In 1989, Crosby was offered a partnership at her firm, but turned it down. Six months later, she left the company altogether to launch a small accounting business from her home. "My business is still going," says Crosby, now fifty-five. "But I've intentionally kept it small so that I could have plenty of time for both my family and myself."

The '90s: From Boom to Bust

Just prior to 1990, our nation's economy went belly-up. Sweeping changes occurred as the United States shifted from an industrial - to an information-based society and joined the global economy. By the time the dust settled, virtually every company and organization still afloat had undergone drastic downsizing or radical restructuring, making competition for choice jobs tighter than ever.

The good news: stiff global competition changed the rules of business. With a new emphasis on teamwork, raising productivity, and motivating the workforce, the old command-and-control style of management became obsolete. Finally, women-with their collaborative and consensus-building ways-were a hot commodity.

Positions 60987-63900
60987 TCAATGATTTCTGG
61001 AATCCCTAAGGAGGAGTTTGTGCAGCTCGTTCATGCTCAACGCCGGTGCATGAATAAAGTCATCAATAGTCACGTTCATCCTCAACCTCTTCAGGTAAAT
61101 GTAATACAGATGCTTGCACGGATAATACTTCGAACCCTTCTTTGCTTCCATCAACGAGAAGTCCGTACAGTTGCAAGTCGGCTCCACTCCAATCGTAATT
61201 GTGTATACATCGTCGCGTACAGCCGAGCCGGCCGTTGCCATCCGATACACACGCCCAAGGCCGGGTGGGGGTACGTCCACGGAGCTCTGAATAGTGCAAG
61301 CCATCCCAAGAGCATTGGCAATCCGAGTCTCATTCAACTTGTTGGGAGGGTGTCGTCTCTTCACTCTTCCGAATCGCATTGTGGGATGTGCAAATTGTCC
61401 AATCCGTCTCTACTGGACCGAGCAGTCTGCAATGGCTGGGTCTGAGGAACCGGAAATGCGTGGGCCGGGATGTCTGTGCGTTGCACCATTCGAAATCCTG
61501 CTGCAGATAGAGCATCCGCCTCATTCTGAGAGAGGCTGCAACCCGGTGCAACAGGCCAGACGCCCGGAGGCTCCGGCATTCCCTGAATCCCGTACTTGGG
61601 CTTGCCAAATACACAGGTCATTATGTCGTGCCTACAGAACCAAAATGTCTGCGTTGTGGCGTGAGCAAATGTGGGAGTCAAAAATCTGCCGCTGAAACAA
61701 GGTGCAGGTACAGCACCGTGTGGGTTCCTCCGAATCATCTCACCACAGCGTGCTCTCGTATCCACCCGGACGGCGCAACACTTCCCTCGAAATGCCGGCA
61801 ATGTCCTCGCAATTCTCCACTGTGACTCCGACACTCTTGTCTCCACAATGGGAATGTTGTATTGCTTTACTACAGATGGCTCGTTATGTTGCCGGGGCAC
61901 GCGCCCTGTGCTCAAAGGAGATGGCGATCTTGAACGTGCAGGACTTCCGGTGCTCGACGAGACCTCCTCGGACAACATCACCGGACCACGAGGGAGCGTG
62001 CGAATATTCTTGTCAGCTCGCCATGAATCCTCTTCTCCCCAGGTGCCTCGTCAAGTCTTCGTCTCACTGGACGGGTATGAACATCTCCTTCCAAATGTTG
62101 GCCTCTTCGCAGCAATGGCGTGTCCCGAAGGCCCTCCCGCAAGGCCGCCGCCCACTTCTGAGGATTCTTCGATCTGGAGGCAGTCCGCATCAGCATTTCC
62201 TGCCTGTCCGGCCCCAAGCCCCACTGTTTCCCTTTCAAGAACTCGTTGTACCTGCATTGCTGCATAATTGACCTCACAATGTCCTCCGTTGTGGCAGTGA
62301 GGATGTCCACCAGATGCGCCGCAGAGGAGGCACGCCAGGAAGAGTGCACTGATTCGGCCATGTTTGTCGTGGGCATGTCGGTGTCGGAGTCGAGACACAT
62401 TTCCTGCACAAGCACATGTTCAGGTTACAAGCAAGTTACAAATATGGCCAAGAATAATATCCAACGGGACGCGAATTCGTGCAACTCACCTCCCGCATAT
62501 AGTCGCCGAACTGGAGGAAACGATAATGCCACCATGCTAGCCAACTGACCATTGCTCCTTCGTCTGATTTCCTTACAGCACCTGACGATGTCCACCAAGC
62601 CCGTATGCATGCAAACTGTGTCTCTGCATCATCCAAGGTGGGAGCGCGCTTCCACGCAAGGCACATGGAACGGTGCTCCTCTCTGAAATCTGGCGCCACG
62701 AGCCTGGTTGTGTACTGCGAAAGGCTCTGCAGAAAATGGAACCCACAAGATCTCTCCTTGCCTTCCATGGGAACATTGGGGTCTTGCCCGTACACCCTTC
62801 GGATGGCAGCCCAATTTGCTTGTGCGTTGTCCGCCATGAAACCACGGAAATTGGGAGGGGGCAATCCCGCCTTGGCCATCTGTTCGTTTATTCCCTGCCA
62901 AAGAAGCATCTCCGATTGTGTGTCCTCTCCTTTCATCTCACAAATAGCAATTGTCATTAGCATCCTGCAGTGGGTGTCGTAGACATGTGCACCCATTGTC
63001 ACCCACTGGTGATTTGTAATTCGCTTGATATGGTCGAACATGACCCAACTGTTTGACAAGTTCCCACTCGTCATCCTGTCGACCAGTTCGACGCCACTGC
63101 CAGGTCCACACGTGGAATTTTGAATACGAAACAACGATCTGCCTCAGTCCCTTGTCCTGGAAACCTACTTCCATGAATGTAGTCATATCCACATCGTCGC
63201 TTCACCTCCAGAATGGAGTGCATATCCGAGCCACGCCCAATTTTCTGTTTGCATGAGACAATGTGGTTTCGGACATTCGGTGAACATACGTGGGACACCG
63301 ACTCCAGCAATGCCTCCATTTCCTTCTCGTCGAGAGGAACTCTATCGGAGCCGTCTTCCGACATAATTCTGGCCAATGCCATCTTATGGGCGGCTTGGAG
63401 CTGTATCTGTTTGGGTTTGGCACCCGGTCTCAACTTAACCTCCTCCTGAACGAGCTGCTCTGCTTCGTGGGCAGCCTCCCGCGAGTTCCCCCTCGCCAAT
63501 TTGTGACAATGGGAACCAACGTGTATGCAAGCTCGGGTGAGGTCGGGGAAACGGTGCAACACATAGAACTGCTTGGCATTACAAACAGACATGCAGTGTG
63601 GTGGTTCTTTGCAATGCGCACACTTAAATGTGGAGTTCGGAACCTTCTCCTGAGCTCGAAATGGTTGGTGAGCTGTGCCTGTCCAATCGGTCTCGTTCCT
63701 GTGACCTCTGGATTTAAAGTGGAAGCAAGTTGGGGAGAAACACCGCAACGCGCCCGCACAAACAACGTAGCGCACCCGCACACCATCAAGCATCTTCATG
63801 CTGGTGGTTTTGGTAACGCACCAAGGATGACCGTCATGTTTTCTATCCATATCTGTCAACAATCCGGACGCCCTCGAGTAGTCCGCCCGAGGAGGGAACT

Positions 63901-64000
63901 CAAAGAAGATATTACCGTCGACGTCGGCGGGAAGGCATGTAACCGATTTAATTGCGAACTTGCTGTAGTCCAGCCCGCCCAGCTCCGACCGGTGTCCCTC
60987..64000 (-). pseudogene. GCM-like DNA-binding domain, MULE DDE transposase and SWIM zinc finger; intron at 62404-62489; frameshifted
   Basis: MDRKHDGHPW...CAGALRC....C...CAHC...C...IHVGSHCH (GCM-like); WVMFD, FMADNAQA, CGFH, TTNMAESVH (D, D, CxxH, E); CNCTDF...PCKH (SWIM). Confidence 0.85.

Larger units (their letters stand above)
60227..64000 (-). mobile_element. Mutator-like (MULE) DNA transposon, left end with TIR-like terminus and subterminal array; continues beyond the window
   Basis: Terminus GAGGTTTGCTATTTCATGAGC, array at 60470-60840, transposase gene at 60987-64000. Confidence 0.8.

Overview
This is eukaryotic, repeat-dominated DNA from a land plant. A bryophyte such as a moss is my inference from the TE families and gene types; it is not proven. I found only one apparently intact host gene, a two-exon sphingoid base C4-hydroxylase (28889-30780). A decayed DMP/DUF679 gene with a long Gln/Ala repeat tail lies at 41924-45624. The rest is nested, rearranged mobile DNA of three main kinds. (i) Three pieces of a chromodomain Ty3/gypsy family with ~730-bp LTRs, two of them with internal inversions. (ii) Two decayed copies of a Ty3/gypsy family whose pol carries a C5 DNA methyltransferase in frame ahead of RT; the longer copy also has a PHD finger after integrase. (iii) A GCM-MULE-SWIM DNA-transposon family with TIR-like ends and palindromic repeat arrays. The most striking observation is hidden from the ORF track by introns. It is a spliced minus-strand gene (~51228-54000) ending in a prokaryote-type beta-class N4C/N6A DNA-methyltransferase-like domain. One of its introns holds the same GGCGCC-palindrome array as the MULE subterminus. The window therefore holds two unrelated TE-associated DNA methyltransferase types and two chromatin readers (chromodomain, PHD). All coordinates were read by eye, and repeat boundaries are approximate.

When the workplace was ready for them, many women decided to opt out. With fewer people left to handle already overwhelming workloads, many preferred instead to do some downsizing and restructuring of their own.

There has been a definite shift from a career ethic to a self-fulfillment ethic," confirms Dana Friedman, copresident of the Families and Work Institute in New York. "In the '80s, women were willing to make sacrifices to move up the ladder. They still want to contribute and succeed, but they also want to organize their careers in a way that they see fit, not in a way defined by other people."